3 Steps to Crafting A Marketing Message Your Ideal Buyers Will Love (Part 1: Who)

Messaging is everything.

It drives your entire business, should be crafted synonymously with your core values, and built around a clear, compelling reason why your prospects should want to do business with you.

Yet, the majority of printers have no core messaging, and no relevant message strategy (other than to sell something somebody wants).

So, how do you craft content and messaging that’s irresistible to your prospects, and at the same time clearly explains the value you offer your buyers and how you can help them?

Over the next four weeks, you’ll learn three steps to help you create a marketing message your ideal buyers will love, plus we’ll walk you through an invaluable exercise called The Empathy Map.

The Who

Before you can get someone to buy from you, you need to know what to say to them, and how to say it.

You’ll never get that right unless you know who you’re talking to.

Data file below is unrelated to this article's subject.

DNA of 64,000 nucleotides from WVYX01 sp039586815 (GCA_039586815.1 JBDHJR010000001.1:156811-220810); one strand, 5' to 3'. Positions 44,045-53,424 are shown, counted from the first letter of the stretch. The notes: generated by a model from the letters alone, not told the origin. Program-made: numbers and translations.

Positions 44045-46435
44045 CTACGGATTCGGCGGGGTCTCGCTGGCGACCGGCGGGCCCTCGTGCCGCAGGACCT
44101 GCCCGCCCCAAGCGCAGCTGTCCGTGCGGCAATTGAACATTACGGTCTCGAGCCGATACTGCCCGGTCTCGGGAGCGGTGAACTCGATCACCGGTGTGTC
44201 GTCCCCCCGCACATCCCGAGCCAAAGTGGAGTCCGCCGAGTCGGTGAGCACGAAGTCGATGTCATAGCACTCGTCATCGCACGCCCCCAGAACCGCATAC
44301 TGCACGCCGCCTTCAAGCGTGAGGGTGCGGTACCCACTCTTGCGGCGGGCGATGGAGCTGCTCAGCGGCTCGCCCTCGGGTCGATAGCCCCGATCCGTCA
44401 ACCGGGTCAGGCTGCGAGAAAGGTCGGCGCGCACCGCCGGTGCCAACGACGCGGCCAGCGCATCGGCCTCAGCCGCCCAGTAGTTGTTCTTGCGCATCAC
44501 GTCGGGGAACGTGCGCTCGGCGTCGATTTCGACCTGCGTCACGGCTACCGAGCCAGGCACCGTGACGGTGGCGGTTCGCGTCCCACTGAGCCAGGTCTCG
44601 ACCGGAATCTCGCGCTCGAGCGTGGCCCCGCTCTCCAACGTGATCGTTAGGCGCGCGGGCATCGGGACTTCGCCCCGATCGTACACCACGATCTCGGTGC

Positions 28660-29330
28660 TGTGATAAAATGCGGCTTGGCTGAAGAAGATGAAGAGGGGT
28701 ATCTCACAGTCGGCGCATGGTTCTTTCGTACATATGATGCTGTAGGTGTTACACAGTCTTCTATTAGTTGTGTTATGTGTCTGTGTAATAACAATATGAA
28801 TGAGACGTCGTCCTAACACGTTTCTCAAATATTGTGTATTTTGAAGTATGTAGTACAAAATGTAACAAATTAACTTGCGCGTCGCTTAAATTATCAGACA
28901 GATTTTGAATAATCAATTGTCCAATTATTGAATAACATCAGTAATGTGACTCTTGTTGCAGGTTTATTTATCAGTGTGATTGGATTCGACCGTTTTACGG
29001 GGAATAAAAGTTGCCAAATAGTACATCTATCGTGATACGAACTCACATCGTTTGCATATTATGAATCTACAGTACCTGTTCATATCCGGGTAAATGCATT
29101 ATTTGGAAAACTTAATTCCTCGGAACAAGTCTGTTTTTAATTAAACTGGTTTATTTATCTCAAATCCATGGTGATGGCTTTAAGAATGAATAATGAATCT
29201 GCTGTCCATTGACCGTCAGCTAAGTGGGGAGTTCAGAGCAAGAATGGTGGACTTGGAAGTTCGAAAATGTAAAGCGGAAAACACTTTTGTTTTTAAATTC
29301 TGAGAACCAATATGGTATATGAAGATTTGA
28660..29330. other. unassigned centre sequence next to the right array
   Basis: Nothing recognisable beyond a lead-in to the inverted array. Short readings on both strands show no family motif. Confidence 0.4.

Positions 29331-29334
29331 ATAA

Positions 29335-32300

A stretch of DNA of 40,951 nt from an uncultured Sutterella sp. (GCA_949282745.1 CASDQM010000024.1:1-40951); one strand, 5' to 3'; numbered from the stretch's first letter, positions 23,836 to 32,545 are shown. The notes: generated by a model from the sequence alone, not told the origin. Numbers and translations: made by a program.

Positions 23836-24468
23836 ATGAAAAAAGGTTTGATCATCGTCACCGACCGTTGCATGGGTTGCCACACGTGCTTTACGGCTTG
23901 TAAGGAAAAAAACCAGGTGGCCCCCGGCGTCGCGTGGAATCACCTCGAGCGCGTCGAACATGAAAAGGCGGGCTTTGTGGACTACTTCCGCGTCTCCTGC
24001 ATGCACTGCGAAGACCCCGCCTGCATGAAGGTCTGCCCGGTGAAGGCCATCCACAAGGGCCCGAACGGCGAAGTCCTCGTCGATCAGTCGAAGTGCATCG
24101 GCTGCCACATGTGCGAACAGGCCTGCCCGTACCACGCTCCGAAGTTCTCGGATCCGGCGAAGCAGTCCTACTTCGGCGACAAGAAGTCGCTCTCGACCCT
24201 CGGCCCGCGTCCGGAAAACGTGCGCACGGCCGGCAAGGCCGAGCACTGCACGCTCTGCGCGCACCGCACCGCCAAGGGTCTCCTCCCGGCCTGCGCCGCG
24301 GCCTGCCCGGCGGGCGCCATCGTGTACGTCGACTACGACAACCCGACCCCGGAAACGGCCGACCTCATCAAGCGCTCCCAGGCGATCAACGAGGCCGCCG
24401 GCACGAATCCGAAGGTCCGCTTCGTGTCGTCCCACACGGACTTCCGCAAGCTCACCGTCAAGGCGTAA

Here at Marketing Ideas For Printers, we call this creating buyer personas. You could call them avatars or even characters if you prefer.

It’s All in the Research

The main idea is to create a fictional representation of your ideal customer or persona. To create your persona and get to know your “who,” the first step is to research your ideal buyer.

You see, you don’t want just anyone buying from you, rather you want the IDEAL buyer to do business with. Trying to convince someone to buy your printing solutions who’s broke or part of the wrong target audience is like trying to drag a stubborn mule across the desert. In other words, not awesome.

If you need help creating your ideal buyer persona, check out Entrepreneur’s “All About Buyer Personas.”

It Only Works if You Do It

Don’t underestimate this part of the process. Like anything, it’ll only work for you if you’re willing to put the time in. Creating a buyer persona is critically important because the right messaging will help you win new customers and clients. The wrong messaging will make you lose. So, keep in mind that it’s equally important to outline the “wrong” audience or persona as well.

Once you have your “who” in place, join us next week for the “what.” You’ll learn how to find out what exactly they want to hear from you.